Alan Gignoux collaborates with refugees in the UK in a photography and text project that explores the impact of the asylum-seeking process on individuals. Started in 2018, “You can see me, but I don’t exist” is an ongoing project.
Alan Gignoux has been committed to documenting the refugee experience for almost twenty years. For his widely exhibited body of work, Homeland Lost (2003-5), he made portraits of displaced Palestinians in refugee camps in the West Bank, Gaza, and throughout the Middle East, juxtaposing them with photographs of their former houses or villages in Israel. Since 2005, he has regularly visited the displaced Saharawi people in refugee camps in Tindouf, Algeria to document the ways in which they have preserved their culture and community over decades in exile.
In 2018 Gignoux turned his attention to the refugee crisis in continental Europe. Working with refugee organisations he visited camps and refugee communities in France, Belgium, Austria, and Sweden to learn about people’s experiences. Gignoux noticed that a recurring theme among them was the gradual erosion of self, resulting from prolonged periods of living at the fringes of society. He also heard many of them talk of being invisible both to the immigration bureaucracies and to the wider societies in the countries in which they were seeking asylum.
He was particularly struck by the words of an 18-year-old Afghan boy seeking asylum in Sweden: “Du kan se mig, men jag finns inte,” translated as “You can see me, but I don’t exist.” The boy was awaiting a response to his third and final appeal for permission to remain in the country and was expressing frustration at the way in which the asylum-seeking process had suspended him for years in a no man’s land of enforced separation from Swedish society, which made him feel as if he was essentially a non-person.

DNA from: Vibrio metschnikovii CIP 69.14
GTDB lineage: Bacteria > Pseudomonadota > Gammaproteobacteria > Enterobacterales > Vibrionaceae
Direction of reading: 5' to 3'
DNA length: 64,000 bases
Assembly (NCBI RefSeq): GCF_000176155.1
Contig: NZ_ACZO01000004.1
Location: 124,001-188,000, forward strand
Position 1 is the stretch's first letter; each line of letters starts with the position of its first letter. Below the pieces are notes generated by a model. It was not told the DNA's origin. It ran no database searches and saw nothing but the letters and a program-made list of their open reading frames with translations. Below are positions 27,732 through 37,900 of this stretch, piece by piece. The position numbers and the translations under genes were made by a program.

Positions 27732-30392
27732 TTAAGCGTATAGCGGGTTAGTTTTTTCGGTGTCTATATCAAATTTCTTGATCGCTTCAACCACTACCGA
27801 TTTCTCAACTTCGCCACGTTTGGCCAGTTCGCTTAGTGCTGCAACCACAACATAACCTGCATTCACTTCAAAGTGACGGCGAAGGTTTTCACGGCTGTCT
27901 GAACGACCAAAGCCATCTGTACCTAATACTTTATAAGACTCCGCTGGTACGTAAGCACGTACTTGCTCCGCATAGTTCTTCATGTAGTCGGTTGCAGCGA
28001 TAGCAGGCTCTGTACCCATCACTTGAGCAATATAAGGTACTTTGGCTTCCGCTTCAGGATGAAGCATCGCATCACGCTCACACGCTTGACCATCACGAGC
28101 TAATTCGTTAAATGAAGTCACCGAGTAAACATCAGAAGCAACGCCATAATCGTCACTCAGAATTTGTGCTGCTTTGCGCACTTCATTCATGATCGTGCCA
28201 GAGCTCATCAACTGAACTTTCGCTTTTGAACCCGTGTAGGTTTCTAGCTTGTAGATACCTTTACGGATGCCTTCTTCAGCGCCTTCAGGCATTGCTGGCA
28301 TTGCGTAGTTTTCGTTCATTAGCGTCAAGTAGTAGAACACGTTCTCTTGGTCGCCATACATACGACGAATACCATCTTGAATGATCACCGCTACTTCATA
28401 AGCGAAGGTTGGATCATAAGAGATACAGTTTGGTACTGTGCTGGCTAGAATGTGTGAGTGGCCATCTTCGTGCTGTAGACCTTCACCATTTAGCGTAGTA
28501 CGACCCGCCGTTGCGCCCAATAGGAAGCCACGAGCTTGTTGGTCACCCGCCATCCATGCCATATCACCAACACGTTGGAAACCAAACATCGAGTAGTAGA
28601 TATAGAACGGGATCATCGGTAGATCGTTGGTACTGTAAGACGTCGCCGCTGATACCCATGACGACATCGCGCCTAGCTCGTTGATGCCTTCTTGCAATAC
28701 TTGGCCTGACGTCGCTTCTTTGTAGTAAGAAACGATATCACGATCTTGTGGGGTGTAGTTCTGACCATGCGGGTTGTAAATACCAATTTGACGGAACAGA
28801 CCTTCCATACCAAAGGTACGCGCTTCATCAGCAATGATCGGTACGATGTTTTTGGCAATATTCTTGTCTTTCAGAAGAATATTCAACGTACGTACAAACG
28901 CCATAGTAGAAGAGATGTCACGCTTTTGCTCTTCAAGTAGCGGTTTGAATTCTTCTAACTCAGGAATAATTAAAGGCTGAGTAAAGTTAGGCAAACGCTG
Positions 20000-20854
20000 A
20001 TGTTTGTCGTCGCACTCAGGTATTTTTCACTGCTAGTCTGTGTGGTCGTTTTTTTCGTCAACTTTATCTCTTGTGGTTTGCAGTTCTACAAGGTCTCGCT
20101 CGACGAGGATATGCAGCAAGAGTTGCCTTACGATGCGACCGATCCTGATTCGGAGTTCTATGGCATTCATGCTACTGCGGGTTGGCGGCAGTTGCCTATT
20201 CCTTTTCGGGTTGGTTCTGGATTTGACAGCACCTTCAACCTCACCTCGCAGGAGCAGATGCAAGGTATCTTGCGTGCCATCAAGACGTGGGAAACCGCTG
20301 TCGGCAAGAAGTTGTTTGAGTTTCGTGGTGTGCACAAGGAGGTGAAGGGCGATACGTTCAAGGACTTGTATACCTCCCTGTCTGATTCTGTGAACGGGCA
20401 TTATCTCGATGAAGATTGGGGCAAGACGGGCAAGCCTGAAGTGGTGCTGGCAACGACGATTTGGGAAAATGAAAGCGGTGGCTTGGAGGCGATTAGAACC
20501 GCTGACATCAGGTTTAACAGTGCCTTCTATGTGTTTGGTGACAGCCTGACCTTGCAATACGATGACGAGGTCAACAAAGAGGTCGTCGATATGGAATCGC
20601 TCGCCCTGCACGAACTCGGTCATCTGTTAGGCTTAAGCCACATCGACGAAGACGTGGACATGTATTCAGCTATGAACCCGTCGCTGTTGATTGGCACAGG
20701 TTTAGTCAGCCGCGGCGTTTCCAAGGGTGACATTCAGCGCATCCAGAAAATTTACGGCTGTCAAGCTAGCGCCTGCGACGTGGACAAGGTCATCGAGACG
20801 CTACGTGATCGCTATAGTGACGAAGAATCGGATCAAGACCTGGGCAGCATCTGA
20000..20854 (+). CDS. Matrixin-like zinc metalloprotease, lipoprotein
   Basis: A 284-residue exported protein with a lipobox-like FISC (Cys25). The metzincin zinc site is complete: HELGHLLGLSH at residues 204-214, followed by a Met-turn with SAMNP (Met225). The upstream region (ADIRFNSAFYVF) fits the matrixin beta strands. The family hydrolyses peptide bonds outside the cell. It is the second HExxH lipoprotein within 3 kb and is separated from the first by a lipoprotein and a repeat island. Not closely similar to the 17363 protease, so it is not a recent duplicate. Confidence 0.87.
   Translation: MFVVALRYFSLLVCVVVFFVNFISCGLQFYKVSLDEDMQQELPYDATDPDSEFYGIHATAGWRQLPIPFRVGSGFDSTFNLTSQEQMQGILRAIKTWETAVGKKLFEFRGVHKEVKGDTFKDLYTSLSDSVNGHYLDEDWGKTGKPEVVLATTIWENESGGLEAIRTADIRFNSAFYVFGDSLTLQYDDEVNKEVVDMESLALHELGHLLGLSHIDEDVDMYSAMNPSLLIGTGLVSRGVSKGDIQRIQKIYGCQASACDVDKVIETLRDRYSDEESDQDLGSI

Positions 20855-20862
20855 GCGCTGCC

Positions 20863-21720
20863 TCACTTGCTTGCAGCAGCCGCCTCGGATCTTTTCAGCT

In his project, which draws its title from the Afghan boy’s words, Gignoux seeks to draw attention to the dehumanising experience of being an asylum seeker. He uses a camera obscura to, literally, blur the identity of the refugees whom he photographs. This has a practical purpose – many of the asylum seekers live in fear of the authorities and prefer to remain unidentifiable. The blurred effect is also intended to be a visual metaphor for the corrosive impact of the asylum-seeking process on individuals.
Having finished the broader research phase of the project Gignoux is now focusing on the UK. He is inviting asylum seekers from different locations in the country to respond to his work in writing. This might take the form of an ekphrastic piece, or it might be a response to the themes that his portraits explore. The collaboration is intended to explore complexities surrounding documentary representation, self-portraiture, identity, visibility and invisibility, and the photographic trace and its relationship to documentary practice.
Beyond this and most importantly, “You can see me, but I don’t exist” aims to deepen understanding of the harmful effects of the asylum-seeking process on individuals. Asylum seekers and refugees often endure extended periods of uncertainty while awaiting a response to their applications. While waiting, they may endure poverty, poor health, humiliation, and even danger. If their application fails, they must come to terms with not only the wasted years but also the frightening prospect of returning to a country that they risked all to leave. Those who remain in the UK following a failed asylum application face an uncertain and insecure future.
Gignoux has just completed a pilot phase of the project working in partnership with JRS, the Jesuit Refugee Service, in Wapping. He is planning to extend the project to Manchester and Birmingham later in 2022.